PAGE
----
Businesses in Bury hopeful of a 'normal year' in 2022

Mark Cordell, CEO at ourburystedmunds BID.

Mark Cordell, chief executive for Our Bury St Edmunds BID, said businesses are "trying to be positive" - Credit: Sarah Lucy Brownn

A Bury St Edmunds business chief says shops, pubs and restaurants in the town are "cautiously optimistic" and hoping for "a normal year" of trading in 2022. 

Mark Cordell, chief executive for Our Bury St Edmunds Business Improvement District (BID), said despite the impact of coronavirus restrictions and the cancellation of the town's Christmas fayre in November, footfall has been encouraging. 

Mr Cordell said businesses in the popular market town are "not doom and gloom" and the quiet trading month of January has been as was expected by traders. 

"Businesses are trying to be positive," he said.

"They've had to deal not only with all the Covid restrictions, but also issues around isolation and staffing. I think they're hopeful that maybe we can put all that behind us and that 2022 is a normal year. 

"Christmas was ok, obviously it could have been better, the hospitality businesses were hit. 

"It's been like a normal January. There's low expectations in January for a variety of reasons but the businesses I spoke to were saying: 'all things considered, it's been ok'.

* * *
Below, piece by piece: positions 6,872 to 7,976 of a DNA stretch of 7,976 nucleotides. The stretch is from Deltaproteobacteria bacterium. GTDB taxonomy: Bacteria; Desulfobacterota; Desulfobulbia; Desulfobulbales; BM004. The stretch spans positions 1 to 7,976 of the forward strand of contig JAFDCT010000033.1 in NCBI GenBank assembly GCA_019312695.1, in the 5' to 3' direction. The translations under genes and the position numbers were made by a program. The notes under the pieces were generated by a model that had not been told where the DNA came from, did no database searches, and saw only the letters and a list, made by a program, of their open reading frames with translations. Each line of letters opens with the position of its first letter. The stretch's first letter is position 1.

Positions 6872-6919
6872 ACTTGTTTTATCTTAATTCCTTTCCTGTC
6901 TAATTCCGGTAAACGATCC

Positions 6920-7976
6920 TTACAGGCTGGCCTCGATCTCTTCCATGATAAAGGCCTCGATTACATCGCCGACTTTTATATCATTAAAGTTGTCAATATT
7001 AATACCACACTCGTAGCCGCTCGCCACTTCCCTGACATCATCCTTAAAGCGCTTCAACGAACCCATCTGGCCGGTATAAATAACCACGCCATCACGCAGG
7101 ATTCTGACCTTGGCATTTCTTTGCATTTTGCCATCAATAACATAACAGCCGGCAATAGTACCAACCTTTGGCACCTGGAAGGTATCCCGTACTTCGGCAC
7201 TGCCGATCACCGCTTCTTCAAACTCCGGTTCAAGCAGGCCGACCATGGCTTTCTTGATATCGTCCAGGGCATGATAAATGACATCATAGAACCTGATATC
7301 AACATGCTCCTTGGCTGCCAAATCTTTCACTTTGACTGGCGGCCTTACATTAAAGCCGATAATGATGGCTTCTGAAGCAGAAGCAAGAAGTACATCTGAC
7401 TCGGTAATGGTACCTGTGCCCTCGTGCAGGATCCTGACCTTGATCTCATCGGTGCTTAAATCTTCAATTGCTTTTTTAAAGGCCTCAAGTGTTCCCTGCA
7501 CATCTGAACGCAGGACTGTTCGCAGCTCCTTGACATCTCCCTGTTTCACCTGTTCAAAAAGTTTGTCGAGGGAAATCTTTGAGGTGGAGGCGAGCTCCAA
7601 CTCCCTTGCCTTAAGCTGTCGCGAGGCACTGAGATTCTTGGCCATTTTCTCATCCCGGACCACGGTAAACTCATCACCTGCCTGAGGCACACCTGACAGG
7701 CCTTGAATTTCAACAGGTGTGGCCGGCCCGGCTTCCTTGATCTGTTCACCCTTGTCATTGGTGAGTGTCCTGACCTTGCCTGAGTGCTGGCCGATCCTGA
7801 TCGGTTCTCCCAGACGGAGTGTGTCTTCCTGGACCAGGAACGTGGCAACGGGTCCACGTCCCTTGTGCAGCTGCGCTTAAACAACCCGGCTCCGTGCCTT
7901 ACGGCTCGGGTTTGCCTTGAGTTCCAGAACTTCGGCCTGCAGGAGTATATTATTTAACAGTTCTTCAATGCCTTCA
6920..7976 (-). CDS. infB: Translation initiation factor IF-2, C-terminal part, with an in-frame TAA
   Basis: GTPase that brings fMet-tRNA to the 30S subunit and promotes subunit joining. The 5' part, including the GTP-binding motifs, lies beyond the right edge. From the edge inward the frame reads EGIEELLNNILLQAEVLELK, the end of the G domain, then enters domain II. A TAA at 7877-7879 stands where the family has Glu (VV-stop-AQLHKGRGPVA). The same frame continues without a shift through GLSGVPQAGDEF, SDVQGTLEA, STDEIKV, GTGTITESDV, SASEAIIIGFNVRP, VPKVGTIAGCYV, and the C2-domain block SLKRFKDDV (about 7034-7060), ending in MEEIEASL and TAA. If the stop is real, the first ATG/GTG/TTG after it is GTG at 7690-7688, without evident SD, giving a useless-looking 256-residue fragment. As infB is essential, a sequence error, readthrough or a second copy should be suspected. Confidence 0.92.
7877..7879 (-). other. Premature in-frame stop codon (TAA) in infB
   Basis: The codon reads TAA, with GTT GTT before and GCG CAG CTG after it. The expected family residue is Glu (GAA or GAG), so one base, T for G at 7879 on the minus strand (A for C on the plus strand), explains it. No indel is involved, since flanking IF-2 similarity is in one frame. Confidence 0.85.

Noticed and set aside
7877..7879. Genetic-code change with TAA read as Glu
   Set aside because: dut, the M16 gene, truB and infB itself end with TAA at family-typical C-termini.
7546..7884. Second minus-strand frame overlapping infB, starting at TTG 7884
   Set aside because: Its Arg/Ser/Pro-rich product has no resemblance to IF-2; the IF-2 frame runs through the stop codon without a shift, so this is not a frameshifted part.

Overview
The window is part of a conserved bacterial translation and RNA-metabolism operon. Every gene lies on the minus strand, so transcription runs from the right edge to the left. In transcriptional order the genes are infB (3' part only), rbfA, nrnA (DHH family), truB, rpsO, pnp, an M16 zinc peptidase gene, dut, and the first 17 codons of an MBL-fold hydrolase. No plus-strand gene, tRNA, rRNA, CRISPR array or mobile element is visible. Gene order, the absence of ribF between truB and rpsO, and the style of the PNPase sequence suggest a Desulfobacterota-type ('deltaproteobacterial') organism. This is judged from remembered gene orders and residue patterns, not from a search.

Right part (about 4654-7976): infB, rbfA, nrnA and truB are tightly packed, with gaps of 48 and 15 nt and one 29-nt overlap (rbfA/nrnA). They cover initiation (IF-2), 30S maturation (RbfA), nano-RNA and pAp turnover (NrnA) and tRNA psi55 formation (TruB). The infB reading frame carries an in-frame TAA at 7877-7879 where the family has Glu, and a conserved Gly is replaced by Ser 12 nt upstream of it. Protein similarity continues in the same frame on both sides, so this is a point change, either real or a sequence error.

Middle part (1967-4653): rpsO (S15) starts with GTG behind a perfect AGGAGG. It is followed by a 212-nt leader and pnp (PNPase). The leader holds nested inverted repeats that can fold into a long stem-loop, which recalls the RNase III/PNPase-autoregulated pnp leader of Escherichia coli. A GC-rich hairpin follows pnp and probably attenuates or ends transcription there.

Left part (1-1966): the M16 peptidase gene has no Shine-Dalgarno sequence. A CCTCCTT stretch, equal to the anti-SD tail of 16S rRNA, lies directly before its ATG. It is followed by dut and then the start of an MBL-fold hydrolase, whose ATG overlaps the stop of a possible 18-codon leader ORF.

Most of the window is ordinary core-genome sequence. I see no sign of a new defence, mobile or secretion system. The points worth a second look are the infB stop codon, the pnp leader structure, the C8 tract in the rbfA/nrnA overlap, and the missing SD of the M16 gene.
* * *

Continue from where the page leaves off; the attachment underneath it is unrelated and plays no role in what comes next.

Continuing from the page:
Most Read

"Post Christmas, the weather has been ok, and people are still coming into town. The Abbey Gardens remains a great attraction so that part of town tends to have more footfall consistently. 

"Apart from November, because of course we didn't have a Christmas fayre, the footfall in that part of town from May to end the of year was marginally better than 2019. 

"No-one's saying it's fabulous but no-one is doom and gloom either."

Debenhams at the Arc shopping centre in Bury St Edmunds is now thought to be at risk after the collapse of Arcadia...

Bury St Edmunds town centre during lockdown - Credit: Sarah Lucy Brown

Mr Cordell said the cancellation of last year's Christmas fayre, which normally brings around 120,000 people to Bury, was a blow for businesses. 

"It's always difficult to calculate just how much money would have been spent but for some of our businesses, they take more in that weekend than they do in January," he said. 

"It's a big loss but while the council's decision has been they're not going to hold it, businesses have had to deal with that decision. 

"Obviously, they would prefer it to take place and we're hopeful that might be the case this year but the council's still got to make a decision on that.

"I think we're cautiously optimistic. Bury's done ok and long may that continue to be the case."